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Chanse Kyle is #33 of Our Most Amazing HIV-Positive People of 2016

Chanse Kyle is #33 of Our Most Amazing HIV-Positive People of 2016

Chanse Kyle

This Southern boy proves you don't always have to leave home to find your chosen family.

Chanse Kyle is the exception that proves the rule. The young man and his boyfriend became an internet sensation after he came out as HIV-positive at the age of 19 and caught the eye of a number of blogs and celebrities who thought his story was remarkable.

It reminded everyone that the ground has shifted beneath us and now someone who is young, gay, and HIV-positive doesn’t have to run away to the big city— a journey oft repeated by LGBTQ youth who felt forced to leave their home towns — in order to live openly and safely, find love, and feel fulfilled.

Talking to Kyle, it’s easy to pine for the days when you were young and the world was open before you, and every moment seems like it would last forever. Despite his diagnosis, he and his (HIV-negative) boyfriend have stayed together, gotten engaged, and been fully supported by both their families.  

“I got to see how much my family cares about me when I tested HIV-positive,” Kyle told Queerty.  “My mom was really concerned and then she decided to throw me kind of a coming out party for our family. There were 20 people there, and we started pinning red ribbons on everybody. Then my mom says to everybody that I would need their support because I had tested positive, and she said how much she loves me.”

That’s the kind of supportive reaction people often don’t encounter when coming out as HIV-positive — or for that matter, gay.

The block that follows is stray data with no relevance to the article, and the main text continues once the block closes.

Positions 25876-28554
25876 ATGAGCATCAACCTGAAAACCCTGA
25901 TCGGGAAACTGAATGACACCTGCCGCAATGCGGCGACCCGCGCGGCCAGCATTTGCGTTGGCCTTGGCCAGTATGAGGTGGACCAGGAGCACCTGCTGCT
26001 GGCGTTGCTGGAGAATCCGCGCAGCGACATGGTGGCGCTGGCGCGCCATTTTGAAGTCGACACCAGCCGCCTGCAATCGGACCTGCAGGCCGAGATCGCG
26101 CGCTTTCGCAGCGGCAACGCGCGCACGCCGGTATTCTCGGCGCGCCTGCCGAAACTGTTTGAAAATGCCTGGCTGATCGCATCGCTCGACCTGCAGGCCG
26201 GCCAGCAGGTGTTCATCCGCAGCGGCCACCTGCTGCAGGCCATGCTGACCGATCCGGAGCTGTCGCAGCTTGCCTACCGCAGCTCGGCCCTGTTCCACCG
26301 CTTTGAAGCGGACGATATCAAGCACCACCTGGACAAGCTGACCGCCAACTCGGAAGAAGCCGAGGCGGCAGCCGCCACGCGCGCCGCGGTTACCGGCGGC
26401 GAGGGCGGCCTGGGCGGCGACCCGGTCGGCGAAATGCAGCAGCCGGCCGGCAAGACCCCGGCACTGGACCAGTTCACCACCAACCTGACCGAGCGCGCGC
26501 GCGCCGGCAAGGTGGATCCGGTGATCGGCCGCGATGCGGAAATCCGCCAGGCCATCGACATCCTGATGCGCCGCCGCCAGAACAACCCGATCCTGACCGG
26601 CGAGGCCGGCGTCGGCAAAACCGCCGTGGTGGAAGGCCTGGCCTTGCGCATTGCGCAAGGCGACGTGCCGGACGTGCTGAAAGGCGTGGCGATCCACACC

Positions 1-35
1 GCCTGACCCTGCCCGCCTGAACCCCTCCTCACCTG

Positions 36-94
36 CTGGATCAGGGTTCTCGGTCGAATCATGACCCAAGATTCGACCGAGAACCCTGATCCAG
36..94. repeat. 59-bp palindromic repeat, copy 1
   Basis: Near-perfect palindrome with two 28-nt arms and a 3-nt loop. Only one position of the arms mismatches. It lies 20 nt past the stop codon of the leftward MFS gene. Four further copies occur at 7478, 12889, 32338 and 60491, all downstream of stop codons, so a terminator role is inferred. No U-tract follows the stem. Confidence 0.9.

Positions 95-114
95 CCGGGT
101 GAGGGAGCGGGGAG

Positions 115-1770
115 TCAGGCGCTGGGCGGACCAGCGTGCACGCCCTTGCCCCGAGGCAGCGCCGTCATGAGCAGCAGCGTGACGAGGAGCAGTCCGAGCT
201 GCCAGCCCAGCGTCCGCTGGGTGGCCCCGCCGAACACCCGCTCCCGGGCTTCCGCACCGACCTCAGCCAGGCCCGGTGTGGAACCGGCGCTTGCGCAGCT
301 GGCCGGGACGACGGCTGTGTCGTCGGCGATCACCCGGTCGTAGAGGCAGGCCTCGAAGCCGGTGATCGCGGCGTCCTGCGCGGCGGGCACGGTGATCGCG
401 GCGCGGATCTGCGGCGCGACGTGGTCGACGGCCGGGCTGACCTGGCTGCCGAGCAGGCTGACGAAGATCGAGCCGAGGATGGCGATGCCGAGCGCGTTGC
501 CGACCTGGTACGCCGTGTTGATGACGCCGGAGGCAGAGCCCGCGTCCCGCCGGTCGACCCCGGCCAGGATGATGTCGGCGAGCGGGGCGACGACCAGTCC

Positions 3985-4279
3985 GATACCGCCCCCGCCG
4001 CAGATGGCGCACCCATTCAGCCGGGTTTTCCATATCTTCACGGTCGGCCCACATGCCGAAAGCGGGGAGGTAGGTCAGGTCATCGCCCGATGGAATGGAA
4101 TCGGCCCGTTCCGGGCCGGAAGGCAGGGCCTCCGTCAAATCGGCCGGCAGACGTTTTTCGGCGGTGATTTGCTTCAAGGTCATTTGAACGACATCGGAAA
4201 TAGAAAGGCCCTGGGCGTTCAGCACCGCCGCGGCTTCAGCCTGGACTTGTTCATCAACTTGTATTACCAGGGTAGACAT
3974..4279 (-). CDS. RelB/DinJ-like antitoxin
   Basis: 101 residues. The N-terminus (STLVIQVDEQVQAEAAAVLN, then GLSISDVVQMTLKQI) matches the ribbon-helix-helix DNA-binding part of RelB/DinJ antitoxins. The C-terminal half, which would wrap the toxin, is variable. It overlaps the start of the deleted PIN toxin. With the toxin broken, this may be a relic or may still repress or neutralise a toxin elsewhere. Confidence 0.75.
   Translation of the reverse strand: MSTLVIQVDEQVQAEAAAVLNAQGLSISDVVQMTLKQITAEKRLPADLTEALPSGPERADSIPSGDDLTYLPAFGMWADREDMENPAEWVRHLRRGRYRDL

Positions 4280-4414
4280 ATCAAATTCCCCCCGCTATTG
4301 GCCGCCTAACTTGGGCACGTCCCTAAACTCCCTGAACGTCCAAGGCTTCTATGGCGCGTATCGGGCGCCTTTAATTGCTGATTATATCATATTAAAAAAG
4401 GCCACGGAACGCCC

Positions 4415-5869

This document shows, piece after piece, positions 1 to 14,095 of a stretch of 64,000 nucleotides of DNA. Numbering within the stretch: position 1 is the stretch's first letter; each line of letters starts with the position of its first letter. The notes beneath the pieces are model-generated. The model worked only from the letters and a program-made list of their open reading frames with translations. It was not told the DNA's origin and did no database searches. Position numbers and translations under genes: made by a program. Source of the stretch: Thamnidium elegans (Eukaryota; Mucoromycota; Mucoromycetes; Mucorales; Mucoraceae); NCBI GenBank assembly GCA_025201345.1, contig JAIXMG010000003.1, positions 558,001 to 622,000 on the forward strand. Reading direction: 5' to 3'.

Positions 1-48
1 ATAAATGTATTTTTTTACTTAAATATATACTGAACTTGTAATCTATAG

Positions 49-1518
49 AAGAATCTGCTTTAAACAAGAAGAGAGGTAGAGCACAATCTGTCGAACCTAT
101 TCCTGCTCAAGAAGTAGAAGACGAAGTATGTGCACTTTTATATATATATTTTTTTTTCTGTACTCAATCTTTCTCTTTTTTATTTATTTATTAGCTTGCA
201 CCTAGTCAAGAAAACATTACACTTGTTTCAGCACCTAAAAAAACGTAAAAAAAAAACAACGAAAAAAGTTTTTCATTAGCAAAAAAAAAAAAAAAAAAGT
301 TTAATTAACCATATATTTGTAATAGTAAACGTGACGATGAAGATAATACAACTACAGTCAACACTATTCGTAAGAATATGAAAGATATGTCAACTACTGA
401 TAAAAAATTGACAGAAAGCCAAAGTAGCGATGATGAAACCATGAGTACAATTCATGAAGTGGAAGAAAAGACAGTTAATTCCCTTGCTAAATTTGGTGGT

Kyle and his boyfriend, Joshua Gault (above left), met on Jackd in the summer of 2013 and Kyle says, it was love at first sight. The serodiscordant couple, who live in Shreveport, Louisiana, were like any other teenagers in town: they walked the trail by the Red River; talked about all their favorite foods, movies, and activities; and discovered how much in common they had. Kyle says they each found that the other was what they’d been looking for.

Now 21, Kyle says their biggest worries are their upcoming nuptials, finding good jobs, and staying healthy (Gault  is on PrEP). The two spend their spare time volunteering at The Philadelphia Center in Shreveport, helping newly poz people deal with their HIV diagnoses.

Kyle just started working at Popeye’s Louisiana Chicken and his initial concern was that he wouldn’t get along with his co-workers, especially once they learned of his status. Instead, Kyle tells Plus, it turns out they feel more like a close knit family. “They can make a shift fly by as if it was nothing!” Kyle says. “And I’m grateful because I didn’t want to be stuck somewhere I regretted being every afternoon.”

That Kyle and Gault are living a fairy tale come to life is particularly telling because they are doing it in Louisiana, in the heart of the Deep South; an area of the country where we don’t often hear good news regarding either being gay or HIV-positive. At Plus it may be our job to regurgitate all those depressing facts and figures, but from now on, when we talk about the Deep South and HIV, I'll always associate it with Chanse and Josh.

And that will give me hope.

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